The Wilson Worsdell Class X3 (NER 190) 2-2-4T Locomotives

Worsdell X3, NER Class 190

These two locomotives, as with the other NER 2-2-4T types (X1 and X2) were used for the haulage of inspection saloons. Both were rebuilt in 1894 from pre-existing tender locomotives.

No. 190 started life as a 2-2-2 built for the York Newcastle & Berwick Railway in 1849 by Robert Stephenson & Co. This was given a very substantial rebuild in 1881. The 1881 is often considered as a new locomotive.

No. 1679 was built by Robert Stephenson & Co. as a 4-2-0 in 1846. This was rebuilt as a 2-2-2 in 1853. It would experience two more builds in 1860 and 1881, before the final rebuilding in 1894.

Both engines had new boilers and cylinders fitted in their 1881 rebuilds. Hence, these were not replaced in the 1894 rebuilds from 2-2-2s to 2-2-4Ts. However, new boilers would eventually be required, and both of the X3s carried a number of different boilers including ones from the G6 (BTP / Bogie Tank Passenger) locomotives.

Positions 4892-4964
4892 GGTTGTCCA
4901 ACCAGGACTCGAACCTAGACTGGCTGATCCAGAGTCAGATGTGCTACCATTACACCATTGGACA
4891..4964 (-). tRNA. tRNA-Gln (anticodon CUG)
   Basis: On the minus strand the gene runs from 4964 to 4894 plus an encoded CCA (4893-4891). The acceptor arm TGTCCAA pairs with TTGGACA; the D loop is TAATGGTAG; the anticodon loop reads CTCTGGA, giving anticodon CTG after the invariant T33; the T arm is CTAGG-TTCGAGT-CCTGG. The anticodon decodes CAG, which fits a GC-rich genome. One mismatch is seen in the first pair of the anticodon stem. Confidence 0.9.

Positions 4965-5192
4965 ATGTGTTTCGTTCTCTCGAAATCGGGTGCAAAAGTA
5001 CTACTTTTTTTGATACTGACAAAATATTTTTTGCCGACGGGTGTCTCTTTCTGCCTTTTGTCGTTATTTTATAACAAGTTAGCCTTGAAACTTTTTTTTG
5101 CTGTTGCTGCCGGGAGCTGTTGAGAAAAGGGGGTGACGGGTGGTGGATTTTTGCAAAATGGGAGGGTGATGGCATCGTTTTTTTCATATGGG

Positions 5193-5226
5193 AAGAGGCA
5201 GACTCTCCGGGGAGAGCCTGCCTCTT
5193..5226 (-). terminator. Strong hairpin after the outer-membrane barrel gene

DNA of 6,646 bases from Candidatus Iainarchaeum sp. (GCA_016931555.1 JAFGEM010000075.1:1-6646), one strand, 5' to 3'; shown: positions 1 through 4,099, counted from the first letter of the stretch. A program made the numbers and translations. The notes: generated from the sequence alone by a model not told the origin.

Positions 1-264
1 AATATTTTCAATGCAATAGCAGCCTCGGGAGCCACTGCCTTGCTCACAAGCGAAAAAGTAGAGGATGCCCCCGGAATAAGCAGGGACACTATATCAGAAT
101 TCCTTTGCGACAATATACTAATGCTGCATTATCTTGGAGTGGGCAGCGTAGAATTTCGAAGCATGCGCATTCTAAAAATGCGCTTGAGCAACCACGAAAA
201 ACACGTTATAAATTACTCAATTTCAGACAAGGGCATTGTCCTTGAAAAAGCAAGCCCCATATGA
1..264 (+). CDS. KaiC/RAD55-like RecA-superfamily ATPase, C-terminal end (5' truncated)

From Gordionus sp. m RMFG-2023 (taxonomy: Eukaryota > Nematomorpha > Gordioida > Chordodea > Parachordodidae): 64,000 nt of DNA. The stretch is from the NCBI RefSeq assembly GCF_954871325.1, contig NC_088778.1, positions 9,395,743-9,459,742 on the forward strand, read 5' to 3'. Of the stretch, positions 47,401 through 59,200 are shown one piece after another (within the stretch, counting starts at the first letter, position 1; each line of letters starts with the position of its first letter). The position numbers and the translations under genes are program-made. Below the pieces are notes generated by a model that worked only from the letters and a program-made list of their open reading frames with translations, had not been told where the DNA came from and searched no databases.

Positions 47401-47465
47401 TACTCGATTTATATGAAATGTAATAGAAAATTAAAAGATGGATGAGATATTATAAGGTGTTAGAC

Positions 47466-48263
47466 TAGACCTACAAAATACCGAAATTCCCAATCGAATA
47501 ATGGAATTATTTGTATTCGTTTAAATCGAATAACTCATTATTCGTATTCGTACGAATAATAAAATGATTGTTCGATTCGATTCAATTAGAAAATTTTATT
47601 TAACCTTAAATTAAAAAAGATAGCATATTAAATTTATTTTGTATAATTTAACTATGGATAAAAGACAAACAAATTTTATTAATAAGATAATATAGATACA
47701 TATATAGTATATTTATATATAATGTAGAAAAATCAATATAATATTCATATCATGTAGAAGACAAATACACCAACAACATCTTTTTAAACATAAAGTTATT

By the 1930s, the use of special locomotives for railway officials did not make economic sense. No. 1679 was withdrawn in 1931, and No. 190 was withdrawn at the end of 1936.

Technical Details

These are the technical details for the X3 at Grouping in 1923.

Cylinders (x2): 16x22in
Motion: Stephenson
Valves: Slide
Boiler: Max. Diameter: 4ft 3in
Pressure: 160psi
Heating Surface: Total: 1087.8 sq.ft.
Firebox: 87.8 sq.ft.
Tubes: 1000 sq.ft. (165x 2in)
Grate Area: 13.3 sq.ft.
Wheels: Leading: 4ft
Driving: 6ft 6.5in
Trailing: 3ft 1.25in
Tractive Effort: 9,760lb (@ 85% boiler pressure)
Total Wheelbase: 22ft 2.5in
Length: 32ft 7in
Engine Weight: (full) 48 tons 6cwt
Coal Capacity: 2 tons 0cwt
Water Capacity: 990 gallons
Max. Axle Load: 17 tons 12cwt


Neither X3 survived into preservation.


I am not aware of any models of the two X3s, in any scale.